My Vans special edition Descendents shoes. They're well-worn and well- loved.
James Van Doren, co-founder of Vans skate shoes, has died at the age of 72, leaving behind a legacy of iconic shoes and devoted followers. What began as a simple skateboarding shoe in 1966 turned into a symbol of the burgeoning Southern California skate culture.
Vans were the shoes of a beachside counter-culture; the thick, rubber-souled lace-ups and slip-ons were not mean to be kept clean. They screamed to be scuffed, ripped and worn until a telltale hole appeared on the toe. Vans were used to do ollies and kickflips, protect your feet in mosh pits and carry California's youth wherever they wanted to go.
The holy moment of the company came with the creation of the checkered slip-on. Originally created only in black-and-white, these flexible, sturdy shoes remained suitable for skating but with an aesthetic that appealed to a much larger crowd. People became obsessed with the shoe, which was later rereleased in an assortment of updated colors, including neon pink and black or electric blue and black.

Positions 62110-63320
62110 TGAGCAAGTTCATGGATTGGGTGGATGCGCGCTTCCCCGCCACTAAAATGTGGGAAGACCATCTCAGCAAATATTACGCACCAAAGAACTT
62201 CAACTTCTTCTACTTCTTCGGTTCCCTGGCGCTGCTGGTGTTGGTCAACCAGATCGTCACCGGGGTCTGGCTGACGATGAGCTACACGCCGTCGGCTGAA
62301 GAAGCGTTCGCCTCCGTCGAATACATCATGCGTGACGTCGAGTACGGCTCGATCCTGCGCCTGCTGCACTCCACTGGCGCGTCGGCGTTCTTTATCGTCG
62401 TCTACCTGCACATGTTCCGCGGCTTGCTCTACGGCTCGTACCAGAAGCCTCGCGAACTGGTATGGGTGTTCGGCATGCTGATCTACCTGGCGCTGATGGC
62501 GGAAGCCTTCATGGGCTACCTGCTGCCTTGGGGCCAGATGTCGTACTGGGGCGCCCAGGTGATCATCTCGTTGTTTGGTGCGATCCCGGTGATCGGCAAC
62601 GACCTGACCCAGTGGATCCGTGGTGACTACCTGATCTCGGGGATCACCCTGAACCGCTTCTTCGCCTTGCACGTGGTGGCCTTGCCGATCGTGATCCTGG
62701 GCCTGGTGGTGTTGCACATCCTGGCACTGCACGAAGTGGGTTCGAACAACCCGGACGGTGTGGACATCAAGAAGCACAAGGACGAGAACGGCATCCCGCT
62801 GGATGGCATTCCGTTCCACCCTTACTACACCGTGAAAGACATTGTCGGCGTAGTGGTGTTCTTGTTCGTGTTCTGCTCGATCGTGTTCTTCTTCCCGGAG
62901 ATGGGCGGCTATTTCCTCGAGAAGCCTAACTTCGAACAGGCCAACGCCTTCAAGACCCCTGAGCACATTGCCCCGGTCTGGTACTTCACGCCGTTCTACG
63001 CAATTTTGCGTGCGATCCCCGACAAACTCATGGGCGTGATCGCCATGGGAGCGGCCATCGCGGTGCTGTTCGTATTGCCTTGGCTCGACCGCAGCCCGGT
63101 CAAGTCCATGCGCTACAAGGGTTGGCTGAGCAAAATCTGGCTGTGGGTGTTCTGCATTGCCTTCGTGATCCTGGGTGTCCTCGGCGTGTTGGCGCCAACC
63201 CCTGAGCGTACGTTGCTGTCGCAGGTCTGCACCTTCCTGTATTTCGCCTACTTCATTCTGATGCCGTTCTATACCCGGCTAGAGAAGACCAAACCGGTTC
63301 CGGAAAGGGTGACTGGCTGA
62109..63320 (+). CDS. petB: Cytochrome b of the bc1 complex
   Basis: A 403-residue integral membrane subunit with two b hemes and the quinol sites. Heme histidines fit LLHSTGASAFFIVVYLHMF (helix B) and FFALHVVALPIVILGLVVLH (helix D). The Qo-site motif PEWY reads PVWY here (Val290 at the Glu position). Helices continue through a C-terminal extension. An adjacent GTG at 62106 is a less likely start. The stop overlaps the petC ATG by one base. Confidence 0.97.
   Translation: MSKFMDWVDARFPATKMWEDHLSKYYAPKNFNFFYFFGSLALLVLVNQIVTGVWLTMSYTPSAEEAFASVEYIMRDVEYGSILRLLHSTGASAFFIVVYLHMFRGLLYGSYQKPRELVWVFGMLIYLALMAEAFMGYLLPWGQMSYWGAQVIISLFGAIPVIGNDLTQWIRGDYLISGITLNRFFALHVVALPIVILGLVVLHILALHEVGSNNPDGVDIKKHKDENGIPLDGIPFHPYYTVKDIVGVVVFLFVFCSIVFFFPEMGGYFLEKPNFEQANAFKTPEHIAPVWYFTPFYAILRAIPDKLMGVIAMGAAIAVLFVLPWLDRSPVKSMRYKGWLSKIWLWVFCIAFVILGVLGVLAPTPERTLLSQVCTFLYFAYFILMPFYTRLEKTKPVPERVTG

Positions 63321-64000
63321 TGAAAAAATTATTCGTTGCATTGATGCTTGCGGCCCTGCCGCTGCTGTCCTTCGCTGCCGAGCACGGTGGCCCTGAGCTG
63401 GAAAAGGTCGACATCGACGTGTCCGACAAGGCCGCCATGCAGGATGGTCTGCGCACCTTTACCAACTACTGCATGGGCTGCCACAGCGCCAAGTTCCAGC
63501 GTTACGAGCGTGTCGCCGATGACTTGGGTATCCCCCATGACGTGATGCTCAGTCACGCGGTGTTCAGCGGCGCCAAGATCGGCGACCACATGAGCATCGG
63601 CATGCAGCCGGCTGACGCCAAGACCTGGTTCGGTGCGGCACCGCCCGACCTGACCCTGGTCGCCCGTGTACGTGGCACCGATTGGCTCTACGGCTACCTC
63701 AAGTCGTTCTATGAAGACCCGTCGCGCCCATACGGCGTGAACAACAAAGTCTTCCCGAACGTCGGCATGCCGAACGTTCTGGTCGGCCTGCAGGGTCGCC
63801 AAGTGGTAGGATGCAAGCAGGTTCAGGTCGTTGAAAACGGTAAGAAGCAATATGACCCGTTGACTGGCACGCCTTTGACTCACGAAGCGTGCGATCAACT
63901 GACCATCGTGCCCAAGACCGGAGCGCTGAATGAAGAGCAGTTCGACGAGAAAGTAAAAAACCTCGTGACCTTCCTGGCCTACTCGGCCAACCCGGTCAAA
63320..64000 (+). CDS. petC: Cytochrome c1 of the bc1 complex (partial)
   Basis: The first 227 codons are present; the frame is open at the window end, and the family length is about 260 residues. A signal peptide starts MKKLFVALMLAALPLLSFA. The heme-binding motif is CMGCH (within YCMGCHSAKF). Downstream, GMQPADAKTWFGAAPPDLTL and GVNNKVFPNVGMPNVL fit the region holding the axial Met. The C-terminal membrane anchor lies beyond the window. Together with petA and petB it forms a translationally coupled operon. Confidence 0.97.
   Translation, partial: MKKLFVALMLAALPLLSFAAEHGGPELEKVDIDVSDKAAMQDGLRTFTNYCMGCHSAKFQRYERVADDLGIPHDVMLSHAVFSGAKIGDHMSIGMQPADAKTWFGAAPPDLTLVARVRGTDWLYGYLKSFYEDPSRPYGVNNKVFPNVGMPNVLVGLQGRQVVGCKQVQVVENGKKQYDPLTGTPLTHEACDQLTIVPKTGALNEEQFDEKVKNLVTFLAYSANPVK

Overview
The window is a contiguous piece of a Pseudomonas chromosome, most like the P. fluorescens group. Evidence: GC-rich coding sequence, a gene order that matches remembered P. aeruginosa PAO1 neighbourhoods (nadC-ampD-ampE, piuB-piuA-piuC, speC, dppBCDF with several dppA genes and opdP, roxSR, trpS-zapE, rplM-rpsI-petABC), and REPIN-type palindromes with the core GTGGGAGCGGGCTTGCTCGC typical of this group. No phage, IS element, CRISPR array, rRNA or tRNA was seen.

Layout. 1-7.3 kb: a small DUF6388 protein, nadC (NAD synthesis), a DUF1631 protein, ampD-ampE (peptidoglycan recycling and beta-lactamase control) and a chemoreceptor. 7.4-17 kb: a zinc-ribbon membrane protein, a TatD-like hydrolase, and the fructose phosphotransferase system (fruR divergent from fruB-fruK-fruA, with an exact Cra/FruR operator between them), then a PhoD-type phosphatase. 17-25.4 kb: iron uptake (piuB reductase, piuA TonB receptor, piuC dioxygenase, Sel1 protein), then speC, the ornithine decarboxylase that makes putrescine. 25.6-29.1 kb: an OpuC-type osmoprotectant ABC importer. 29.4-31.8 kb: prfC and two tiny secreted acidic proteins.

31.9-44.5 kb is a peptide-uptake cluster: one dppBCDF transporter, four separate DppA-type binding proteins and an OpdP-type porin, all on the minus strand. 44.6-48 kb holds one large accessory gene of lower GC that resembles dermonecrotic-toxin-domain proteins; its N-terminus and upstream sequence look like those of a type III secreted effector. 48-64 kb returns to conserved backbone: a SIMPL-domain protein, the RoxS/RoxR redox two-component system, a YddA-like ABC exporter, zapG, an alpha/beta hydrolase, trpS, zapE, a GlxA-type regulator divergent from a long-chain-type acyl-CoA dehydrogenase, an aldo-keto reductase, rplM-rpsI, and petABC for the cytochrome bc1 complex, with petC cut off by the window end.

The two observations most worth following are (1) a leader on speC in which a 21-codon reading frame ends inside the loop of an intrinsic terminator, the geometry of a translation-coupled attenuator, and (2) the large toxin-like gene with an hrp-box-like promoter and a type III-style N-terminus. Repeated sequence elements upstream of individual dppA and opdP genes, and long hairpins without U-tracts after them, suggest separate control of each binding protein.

The shoe from "Back to the Future 2," the Nike Air Mag, is becoming a reality. Early indications are that, unlike the shoes from the film, these will not self-lace. Nike is already known to have patented self-lacing shoes last year, though, so they could be on the way to your hands. And my hands. My hands really want these.
But wait — are these going to be available to the public at large? Michael J. Fox is scheduled to appear on David Letterman tonight, and Nike's CEO has announced that 1,500 pairs will be auctioned off on eBay with proceeds going to the Michael J. Fox Foundation for Parkinson's Research. That's great for the foundation, but that could also point to these being an extremely limited special edition not meant for the public at large. Perhaps these are just prototypes without self-lacing, and that will actually get here by 2015? We'll have at least some answers soon enough.